to the way several parts relate to each other, is likely to disrupt the organism or
structure as a whole. Menger contrasted such ‘‘organic’’ institutions with
‘‘pragmatic’’ institutions based on a planned and merely additive composition of
individual actions.93 He regarded the origin of money, which he compared to other
social institutions such as language, law, and markets, as ‘‘organic’’ in the sense of
not being intentionally designed yet reflecting the collective intentionality of
individuals. Inspired by Menger’s method, Hayek later developed his belief that
social phenomena are complex (and reflect a ‘‘spontaneous order’’) by being
structures possessing distinct properties independent of the particular properties of
the elements that compose them.94 From this assumption he derived a theory of
which components social institutions such as property, constitutions, or the family,
require for their flourishing. At the center of his investigation was how the
‘‘conscious action of many men produce undesigned results.’’95 While Hayek
advocated methodological individualism, he recognized complex spontaneous
orders in many natural and social phenomena and was interested in tracing their
origin and composition from individual elements.
The description of ‘‘Austrian Aristotelianism in the social sciences’’ as rejecting
‘‘social wholes’’ must therefore at least be qualified.96 Neither the First nor the
Second School assumed the sui generis existence of social collectives independently
of their members. But both schools were interested in how more complex
formations come about through aggregation. Ehrenfels developed his teleological
See Anderson (1996, ch. 2, 2013, ch. 3).
See Kolnai (1998, p. 584ff).
See Menger (1985, Book III, §§1–3).
See Hayek (1967).
Hayek (1979, p. 69).
Smith (1994, p. 327).
organicism into a theory of the social formation of values and of moral conflict.97
Even Hayek allowed for social wholes—not in an ontological sense but at least as
constructed out of the behavior and attitudes of individuals.
In analyzing value, the structure of wholes is of crucial importance. Brentano
drew a distinction between sum-wholes and product-wholes, and Husserl used it for
his mereology. Only in product-wholes (which G.E. Moore called ‘‘organic
wholes’’), super-additivity obtains. The difference between the two types of wholes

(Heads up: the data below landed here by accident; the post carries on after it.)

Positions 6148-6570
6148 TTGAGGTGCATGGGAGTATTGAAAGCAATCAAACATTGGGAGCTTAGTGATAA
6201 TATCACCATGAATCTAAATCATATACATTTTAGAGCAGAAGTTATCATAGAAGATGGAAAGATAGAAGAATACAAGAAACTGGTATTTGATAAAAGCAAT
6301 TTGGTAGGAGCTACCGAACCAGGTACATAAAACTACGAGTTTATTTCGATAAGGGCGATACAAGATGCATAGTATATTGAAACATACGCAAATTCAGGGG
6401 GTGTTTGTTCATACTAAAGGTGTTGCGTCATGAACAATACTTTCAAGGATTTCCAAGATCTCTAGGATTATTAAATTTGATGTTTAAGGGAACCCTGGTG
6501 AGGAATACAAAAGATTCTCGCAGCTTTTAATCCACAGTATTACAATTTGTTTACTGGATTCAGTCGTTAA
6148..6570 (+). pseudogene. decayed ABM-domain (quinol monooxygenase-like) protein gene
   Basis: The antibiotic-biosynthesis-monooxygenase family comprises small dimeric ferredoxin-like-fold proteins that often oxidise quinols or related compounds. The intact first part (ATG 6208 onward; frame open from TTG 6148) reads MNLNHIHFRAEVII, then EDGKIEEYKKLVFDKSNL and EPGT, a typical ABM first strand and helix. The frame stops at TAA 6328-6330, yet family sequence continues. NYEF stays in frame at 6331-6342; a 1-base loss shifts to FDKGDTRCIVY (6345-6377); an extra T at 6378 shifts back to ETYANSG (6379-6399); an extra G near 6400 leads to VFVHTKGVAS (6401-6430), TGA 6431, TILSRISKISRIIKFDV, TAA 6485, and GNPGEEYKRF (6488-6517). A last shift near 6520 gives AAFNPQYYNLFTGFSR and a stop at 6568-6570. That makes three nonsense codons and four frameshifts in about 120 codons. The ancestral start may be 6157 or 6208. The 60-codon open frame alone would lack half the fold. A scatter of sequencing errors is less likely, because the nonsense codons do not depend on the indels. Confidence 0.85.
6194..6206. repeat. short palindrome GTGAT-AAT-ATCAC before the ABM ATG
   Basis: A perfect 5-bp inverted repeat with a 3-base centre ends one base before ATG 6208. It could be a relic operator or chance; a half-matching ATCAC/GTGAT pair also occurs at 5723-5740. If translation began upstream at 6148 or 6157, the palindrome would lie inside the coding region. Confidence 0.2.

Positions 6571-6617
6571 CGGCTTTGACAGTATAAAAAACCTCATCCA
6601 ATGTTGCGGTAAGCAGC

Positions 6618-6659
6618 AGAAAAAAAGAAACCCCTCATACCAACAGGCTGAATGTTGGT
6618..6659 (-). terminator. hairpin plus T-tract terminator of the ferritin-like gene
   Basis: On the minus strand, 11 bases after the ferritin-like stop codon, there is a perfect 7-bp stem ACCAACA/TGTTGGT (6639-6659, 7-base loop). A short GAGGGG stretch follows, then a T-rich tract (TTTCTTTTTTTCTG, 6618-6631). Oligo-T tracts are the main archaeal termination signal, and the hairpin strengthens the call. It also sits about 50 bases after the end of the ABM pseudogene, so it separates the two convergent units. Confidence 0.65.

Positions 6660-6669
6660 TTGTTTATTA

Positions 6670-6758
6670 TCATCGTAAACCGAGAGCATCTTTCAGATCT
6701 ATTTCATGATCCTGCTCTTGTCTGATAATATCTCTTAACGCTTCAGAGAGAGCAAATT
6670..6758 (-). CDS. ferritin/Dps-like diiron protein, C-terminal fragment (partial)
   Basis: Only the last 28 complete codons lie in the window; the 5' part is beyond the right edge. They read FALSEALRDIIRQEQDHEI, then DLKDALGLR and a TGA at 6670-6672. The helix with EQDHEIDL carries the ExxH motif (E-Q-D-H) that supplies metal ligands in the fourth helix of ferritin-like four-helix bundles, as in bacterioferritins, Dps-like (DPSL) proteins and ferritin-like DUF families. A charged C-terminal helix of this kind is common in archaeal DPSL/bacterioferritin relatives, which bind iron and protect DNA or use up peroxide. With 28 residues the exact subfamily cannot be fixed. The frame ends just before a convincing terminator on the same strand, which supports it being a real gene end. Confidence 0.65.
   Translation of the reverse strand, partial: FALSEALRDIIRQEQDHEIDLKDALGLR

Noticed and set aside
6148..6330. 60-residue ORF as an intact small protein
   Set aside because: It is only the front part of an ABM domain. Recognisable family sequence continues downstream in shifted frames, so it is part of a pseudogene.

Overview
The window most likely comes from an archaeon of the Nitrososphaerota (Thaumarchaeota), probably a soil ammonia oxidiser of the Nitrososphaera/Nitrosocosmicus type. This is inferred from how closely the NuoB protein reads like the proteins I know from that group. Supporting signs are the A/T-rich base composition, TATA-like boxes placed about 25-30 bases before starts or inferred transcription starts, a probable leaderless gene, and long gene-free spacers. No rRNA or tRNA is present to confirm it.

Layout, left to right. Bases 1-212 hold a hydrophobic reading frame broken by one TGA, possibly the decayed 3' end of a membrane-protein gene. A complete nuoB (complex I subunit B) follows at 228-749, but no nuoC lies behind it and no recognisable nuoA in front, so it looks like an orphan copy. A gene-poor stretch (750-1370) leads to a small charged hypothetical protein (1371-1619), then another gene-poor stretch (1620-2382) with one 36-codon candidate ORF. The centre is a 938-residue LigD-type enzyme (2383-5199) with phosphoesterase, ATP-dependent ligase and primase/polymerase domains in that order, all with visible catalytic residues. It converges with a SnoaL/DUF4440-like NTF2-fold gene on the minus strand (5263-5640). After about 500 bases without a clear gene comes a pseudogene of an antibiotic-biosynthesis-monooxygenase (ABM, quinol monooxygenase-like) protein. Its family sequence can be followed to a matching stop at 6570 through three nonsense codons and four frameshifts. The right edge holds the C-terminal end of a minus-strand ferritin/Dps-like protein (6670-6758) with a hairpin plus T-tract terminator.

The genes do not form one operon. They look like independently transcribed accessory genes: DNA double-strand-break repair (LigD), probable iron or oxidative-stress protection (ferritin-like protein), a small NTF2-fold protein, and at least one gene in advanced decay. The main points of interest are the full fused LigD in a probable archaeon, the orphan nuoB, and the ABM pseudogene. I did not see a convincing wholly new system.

is due to the connections linking the parts, which for sum-wholes are not important
whereas they are vital for product-wholes. Thus value will be ‘‘organic’’ to the
extent that its components stand in a multiplicative (rather than an additive)
relationship. Austrian economists such as Wieser, by contrast, understood the
structure of value as additive.98 But the existence of organic wholes is not ruled out
by the First School. It is, on the contrary, one of its constitutive assumptions.
The claim here is only for the component structure of value, which nearly all
members of both schools share. It is also part of the program of the Austrian School
of Art History. Riegl saw the value of a monument composed of the following
constituents (Fig. 3)99:
Organic principles are at work here, as value is not only built on foundation
relations between various types of judgment and aspects of the object that support
them, but any one-sided accentuation of one partial value (say, age-value) over
another means jeopardizing the uniqueness of a monument in our total valuation.100
It is a minimum condition of a Unified Austrian Theory that value has a structure,
rather than being an atomistic judgment. Some seminal members of both schools,
not least among whom Brentano and Menger, went beyond that by also requiring
the composition to be in some sense organic.
3.7 Values are Hierarchically Ordered
The Second Austrian School searched for structure in value. For Brentano, the value
of a presentation as the most basic class of mental phenomena is always positive,
but comes in degrees: some presentations are of higher value than others.101 The
philosophers came up with different theories, from Meinongs ‘‘higher-order
objects’’, which include values, to Scheler’s rank order of values through the
stratification of feelings.
Austrian economists, too, recognized hierarchical structures in valuation. For
Menger, goods that make a direct causal contribution to the satisfaction of needs
were goods of the first order, goods that make a direct and causal contribution to the
production of these were goods of the second order, and so on. Although on the face
of it, the order of goods reflects their position on a time axis, lower-order goods also
See Von Ehrenfels (1897–98, §§41f).
See Von Wieser (1893, p. ix).
See Riegl (1982).
See Svoboda (2011).
See Chisholm (1986a, ch. 6).
Value of a
Commemorative Value
Present-Day Value
Fig. 3 The component structure of the value of a monument
define the purpose of higher-order goods, for the ultimate purpose of economic
activity is the satisfaction of needs. Wieser’s theory of imputation is based on this
idea and thus assumes a hierarchy of goods. The value of a factor of production is
equal to the value of the good dependent on its presence in the production process,
which is finally imputed from the satisfaction a consumption good (i.e., a good of
the first order) provides consumers.102 In Husserl’s language, one may thus say that
goods of order n, xn, are founded upon goods of a lower order, xn-1. However,
hierarchical order for the Austrian economists is merely of a logical and temporal
nature: ‘‘To designate the order of a particular good is to indicate only that this
good, in some particular employment, has a closer or more distant causal